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The Trolls, Witches & Sorcerers of Chile’s Huilliche

The Huilliche peoples have lived in this region of Chile for centuries and have held on to their beliefs in trolls, ghouls and mythological lore.

The archipelago of Chiloe in Chile is a green rolling land of yesteryear, with houses on stilts, endless succulent seafood, and numerous old wooden churches whose roofs look like the bottom of a boat, flipped upside down. The Huilliche peoples have lived in this region of Chile for centuries and have held on to their beliefs in trolls, ghouls and mythological lore.

The Huilliche, a branch of the Mapuche people in the northern half of Chile, arrived in Chiloe in the mid-1400s, about a century before the Spanish. Their language, Stesungun, is heavily influenced by the Spanish, but it is seldom spoken today. In Chiloe, the Huilliche form about 11 percent of the population, and live mostly in rural areas, where they fish and grow corn and potatoes. Generally their clothes, blankets and hats are woven in wool to protect them against the cold, and dyed with vegetable fibers.

Huilliche peoples were forced to convert into Catholicism, but their original beliefs remained, and have a strong emphasis on the Alwe, or spirits of their ancestors, and mythology.

Hans Tammemagi

A market in Chile where the Huilliche, a branch of the Mapuche people live in the northern half of the country.

Their Huilliche religion is not an institution; there are no priests or churches. Day-to-day lives are influenced by two groups. First, and foremost, are the brujos, witches (female) and sorcerers (male), who are are immensely powerful and can kill with their minds, transform into animals, and fly with the aid of a bodice made from the skin of a corpse. Even the most mundane events are related to these mystical creatures.

A tour guide explained that he once saw a jud-jud bird in a national park. He tried to take a photo, but the camera’s battery was dead. His Huilliche companion explained that the bird was a wizard, and, not wanting his photo taken, cursed the battery. In another case, a villager had extraordinary good luck. For example, fish fought to be caught in his nets, and his cow had twins twice in three years. To have such good fortune, his neighbors assumed he must be a sorcerer.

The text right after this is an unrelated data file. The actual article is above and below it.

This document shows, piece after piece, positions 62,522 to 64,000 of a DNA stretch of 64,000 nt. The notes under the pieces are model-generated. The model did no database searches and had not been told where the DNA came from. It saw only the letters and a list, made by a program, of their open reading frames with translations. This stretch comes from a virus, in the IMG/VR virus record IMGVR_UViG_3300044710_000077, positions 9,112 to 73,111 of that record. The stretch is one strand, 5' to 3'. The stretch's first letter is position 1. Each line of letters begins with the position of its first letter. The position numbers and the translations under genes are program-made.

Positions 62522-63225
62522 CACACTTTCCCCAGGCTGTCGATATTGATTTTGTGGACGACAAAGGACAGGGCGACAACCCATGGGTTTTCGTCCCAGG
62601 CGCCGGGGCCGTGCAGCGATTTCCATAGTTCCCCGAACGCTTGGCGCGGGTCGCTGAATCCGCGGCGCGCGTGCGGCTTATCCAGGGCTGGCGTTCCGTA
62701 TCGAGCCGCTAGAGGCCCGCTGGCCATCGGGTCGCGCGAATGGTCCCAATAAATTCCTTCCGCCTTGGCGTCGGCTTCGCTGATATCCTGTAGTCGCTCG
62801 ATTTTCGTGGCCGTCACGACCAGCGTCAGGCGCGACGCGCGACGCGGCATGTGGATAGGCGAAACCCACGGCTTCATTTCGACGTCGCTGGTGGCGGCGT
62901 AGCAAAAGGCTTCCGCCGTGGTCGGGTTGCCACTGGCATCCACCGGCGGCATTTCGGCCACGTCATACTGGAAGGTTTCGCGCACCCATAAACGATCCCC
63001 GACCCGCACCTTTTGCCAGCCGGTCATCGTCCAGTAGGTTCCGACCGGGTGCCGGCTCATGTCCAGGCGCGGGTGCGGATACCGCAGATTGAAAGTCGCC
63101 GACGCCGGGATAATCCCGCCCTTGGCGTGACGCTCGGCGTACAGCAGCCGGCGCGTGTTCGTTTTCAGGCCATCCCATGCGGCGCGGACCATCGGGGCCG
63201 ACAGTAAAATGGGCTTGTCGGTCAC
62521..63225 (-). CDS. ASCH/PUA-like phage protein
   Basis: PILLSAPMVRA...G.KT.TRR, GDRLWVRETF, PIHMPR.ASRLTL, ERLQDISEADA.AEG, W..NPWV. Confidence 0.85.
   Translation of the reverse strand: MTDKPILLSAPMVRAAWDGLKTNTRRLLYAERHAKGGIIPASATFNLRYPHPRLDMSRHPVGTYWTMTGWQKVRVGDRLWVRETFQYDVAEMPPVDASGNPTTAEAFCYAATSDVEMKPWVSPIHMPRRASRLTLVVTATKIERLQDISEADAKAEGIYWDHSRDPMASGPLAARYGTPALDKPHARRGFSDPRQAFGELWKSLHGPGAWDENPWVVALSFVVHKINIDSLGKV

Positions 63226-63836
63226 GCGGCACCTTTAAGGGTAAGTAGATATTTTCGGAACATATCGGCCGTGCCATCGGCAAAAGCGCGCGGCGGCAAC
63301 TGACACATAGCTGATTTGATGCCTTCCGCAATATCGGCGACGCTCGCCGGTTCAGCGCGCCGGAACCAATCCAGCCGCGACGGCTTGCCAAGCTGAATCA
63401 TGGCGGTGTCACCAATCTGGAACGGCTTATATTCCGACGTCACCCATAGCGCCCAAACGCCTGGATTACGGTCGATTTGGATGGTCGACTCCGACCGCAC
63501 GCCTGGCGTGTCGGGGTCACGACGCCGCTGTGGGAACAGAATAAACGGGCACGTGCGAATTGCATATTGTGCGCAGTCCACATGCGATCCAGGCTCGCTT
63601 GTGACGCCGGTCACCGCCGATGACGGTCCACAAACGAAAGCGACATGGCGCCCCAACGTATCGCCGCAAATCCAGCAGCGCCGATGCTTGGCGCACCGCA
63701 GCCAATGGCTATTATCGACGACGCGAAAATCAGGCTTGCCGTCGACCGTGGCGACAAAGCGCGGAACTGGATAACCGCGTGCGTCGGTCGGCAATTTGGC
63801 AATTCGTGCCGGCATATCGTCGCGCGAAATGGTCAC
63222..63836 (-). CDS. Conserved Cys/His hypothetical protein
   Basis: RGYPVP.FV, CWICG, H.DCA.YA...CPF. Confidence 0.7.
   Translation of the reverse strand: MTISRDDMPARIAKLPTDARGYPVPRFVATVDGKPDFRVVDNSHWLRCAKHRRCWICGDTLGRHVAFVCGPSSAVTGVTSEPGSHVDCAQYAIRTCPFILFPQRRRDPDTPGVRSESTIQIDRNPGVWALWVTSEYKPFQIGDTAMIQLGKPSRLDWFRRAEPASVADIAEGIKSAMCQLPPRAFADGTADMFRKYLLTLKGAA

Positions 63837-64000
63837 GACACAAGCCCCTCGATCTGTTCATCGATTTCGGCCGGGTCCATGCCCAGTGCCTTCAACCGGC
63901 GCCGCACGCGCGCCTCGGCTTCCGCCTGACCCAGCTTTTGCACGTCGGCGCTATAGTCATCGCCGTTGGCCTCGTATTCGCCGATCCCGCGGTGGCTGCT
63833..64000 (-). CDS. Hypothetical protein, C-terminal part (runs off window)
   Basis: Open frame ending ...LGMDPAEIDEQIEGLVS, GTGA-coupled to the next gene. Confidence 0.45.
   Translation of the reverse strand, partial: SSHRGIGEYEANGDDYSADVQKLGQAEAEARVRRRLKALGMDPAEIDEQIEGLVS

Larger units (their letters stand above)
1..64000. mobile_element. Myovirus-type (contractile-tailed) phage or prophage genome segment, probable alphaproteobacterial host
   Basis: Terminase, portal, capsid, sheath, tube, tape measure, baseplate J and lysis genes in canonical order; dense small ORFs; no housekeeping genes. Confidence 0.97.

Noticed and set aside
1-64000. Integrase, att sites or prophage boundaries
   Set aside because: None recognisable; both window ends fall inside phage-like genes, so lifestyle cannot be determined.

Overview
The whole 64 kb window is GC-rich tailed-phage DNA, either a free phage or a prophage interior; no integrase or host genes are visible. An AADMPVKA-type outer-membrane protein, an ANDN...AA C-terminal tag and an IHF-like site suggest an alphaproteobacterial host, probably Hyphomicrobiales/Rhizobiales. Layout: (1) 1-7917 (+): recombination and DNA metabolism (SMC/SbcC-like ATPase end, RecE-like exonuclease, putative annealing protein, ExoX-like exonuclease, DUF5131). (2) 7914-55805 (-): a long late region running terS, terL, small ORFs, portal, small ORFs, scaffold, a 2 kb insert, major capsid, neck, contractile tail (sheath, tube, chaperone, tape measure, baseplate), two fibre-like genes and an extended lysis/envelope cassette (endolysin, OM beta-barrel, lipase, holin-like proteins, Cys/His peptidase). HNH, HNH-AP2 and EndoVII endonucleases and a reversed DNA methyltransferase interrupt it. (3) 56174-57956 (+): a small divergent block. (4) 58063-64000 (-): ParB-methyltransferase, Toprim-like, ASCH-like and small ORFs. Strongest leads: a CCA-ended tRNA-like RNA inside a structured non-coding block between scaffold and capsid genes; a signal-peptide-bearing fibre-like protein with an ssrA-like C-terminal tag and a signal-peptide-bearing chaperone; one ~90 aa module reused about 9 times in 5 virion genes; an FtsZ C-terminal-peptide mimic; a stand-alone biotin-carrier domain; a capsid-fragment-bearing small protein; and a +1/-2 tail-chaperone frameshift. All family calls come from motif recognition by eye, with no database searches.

Another important person in the lives of the Huilliche is the machi, an indigenous healer. If there is an illness in the family, the machi is usually called, rather than a doctor, who applies poultices, potions and magic. If someone is near death, the machi may seek to expunge a basilisk, an evil reptile hatched from an egg of an old rooster that stays under the house and comes out at night to suck the air out of the sleepers.

The most colorful stories come from older people on more remote islands where customs and beliefs have held sway for centuries. The Trauco, for example, is a forest dwarf who lives in tree hollows and protects the forest. He covers himself in bark and is irresistible to virgins, a belief often used to explain unwed pregnancies in villages.

One dark, mist-enshrouded night, there were noises heard in the distance. A Huilliche explained it was the ghost ship Caleuche. He said it often sails in the fog and you can hear the music and rattling bones as its crew sings and dances drunkenly.

There are also pleasant myths. La Pincoya is a beautiful young woman with hair draped in kelp, who is much revered by fishermen. If she dances facing the sea, fish will be plentiful; if she dances facing land, the nets will be empty. If she appears before you, however, you must close your eyes and run, otherwise she will seduce you and take you to the bottom of the sea.

The mythology of the Huilliche derives from centuries of their presence in this region. It is a testament to their strength and spirituality.

This story was originally published on February 25, 2015.